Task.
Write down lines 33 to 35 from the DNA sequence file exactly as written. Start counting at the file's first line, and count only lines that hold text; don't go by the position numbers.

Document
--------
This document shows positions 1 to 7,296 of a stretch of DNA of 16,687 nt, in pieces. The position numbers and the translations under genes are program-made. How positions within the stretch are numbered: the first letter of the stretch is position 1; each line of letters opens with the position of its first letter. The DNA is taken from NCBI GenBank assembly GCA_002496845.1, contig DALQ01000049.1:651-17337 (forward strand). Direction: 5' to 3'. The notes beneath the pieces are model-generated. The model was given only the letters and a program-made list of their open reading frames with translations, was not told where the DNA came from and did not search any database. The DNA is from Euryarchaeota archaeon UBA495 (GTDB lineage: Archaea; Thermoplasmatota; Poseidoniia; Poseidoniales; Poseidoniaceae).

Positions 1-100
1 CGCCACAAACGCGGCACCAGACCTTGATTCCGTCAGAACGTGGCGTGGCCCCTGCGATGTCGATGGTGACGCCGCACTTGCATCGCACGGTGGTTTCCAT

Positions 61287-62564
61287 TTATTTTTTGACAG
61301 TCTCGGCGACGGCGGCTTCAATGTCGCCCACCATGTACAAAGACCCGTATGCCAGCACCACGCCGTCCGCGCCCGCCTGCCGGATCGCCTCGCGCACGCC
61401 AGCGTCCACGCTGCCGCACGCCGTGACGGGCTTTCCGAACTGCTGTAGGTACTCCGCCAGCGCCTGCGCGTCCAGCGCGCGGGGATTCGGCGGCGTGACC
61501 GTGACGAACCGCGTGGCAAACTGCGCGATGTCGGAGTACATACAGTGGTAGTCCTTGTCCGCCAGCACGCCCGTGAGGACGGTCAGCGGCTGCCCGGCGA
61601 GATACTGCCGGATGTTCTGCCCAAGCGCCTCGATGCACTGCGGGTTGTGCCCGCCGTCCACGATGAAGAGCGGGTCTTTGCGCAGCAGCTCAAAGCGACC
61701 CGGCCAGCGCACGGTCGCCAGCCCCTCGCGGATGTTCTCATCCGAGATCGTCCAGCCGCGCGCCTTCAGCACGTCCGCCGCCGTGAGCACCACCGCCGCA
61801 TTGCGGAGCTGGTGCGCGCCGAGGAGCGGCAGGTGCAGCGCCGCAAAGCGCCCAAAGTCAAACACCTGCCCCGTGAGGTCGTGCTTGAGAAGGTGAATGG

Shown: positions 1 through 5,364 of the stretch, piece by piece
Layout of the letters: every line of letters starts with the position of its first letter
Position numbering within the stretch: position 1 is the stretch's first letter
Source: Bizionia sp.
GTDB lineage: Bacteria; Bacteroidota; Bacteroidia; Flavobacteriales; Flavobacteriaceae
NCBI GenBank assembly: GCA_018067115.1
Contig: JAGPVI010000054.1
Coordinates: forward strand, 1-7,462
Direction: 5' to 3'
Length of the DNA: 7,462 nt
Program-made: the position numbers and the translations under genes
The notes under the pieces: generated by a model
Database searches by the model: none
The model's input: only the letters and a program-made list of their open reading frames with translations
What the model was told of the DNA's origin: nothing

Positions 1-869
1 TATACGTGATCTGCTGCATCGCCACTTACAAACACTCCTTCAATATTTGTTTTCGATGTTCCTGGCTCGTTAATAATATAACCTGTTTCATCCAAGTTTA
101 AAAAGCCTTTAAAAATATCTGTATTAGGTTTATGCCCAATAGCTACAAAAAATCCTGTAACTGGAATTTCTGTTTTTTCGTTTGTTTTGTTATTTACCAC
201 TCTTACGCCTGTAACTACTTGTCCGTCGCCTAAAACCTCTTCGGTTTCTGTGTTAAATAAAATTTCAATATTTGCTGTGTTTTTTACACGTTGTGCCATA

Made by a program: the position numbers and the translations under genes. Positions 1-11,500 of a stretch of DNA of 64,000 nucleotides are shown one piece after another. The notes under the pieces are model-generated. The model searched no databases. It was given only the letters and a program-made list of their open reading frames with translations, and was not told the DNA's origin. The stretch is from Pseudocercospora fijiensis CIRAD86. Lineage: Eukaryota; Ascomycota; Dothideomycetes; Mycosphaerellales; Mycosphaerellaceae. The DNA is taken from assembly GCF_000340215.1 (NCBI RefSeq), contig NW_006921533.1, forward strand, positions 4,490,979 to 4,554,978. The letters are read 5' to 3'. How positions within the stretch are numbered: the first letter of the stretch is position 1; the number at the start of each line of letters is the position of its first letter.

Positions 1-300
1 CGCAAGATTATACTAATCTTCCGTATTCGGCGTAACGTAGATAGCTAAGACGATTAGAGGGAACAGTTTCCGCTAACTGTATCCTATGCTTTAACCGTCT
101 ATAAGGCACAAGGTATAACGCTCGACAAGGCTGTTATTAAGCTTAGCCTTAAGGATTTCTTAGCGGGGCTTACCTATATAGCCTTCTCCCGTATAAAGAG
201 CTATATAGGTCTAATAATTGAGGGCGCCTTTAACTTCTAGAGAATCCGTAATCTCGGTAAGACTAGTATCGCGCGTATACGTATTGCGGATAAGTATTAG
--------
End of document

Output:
1 CGCAAGATTATACTAATCTTCCGTATTCGGCGTAACGTAGATAGCTAAGACGATTAGAGGGAACAGTTTCCGCTAACTGTATCCTATGCTTTAACCGTCT
101 ATAAGGCACAAGGTATAACGCTCGACAAGGCTGTTATTAAGCTTAGCCTTAAGGATTTCTTAGCGGGGCTTACCTATATAGCCTTCTCCCGTATAAAGAG
201 CTATATAGGTCTAATAATTGAGGGCGCCTTTAACTTCTAGAGAATCCGTAATCTCGGTAAGACTAGTATCGCGCGTATACGTATTGCGGATAAGTATTAG